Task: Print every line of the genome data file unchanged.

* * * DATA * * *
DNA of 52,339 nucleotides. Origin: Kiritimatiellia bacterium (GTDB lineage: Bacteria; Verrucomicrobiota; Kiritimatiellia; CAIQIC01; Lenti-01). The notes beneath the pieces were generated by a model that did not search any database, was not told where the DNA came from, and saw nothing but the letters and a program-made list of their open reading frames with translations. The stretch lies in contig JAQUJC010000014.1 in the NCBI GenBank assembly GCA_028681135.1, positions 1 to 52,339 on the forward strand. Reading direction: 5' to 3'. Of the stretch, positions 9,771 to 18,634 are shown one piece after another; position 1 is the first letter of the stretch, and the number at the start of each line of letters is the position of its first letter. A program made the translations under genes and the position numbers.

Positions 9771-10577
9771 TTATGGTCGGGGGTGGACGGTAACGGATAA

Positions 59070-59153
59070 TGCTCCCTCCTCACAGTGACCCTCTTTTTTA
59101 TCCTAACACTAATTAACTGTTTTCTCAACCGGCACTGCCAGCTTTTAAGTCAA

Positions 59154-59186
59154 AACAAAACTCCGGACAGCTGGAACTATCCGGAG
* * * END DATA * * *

DNA of 52,339 nucleotides. Origin: Kiritimatiellia bacterium (GTDB lineage: Bacteria; Verrucomicrobiota; Kiritimatiellia; CAIQIC01; Lenti-01). The notes beneath the pieces were generated by a model that did not search any database, was not told where the DNA came from, and saw nothing but the letters and a program-made list of their open reading frames with translations. The stretch lies in contig JAQUJC010000014.1 in the NCBI GenBank assembly GCA_028681135.1, positions 1 to 52,339 on the forward strand. Reading direction: 5' to 3'. Of the stretch, positions 9,771 to 18,634 are shown one piece after another; position 1 is the first letter of the stretch, and the number at the start of each line of letters is the position of its first letter. A program made the translations under genes and the position numbers.

Positions 9771-10577
9771 TTATGGTCGGGGGTGGACGGTAACGGATAA

Positions 59070-59153
59070 TGCTCCCTCCTCACAGTGACCCTCTTTTTTA
59101 TCCTAACACTAATTAACTGTTTTCTCAACCGGCACTGCCAGCTTTTAAGTCAA

Positions 59154-59186
59154 AACAAAACTCCGGACAGCTGGAACTATCCGGAG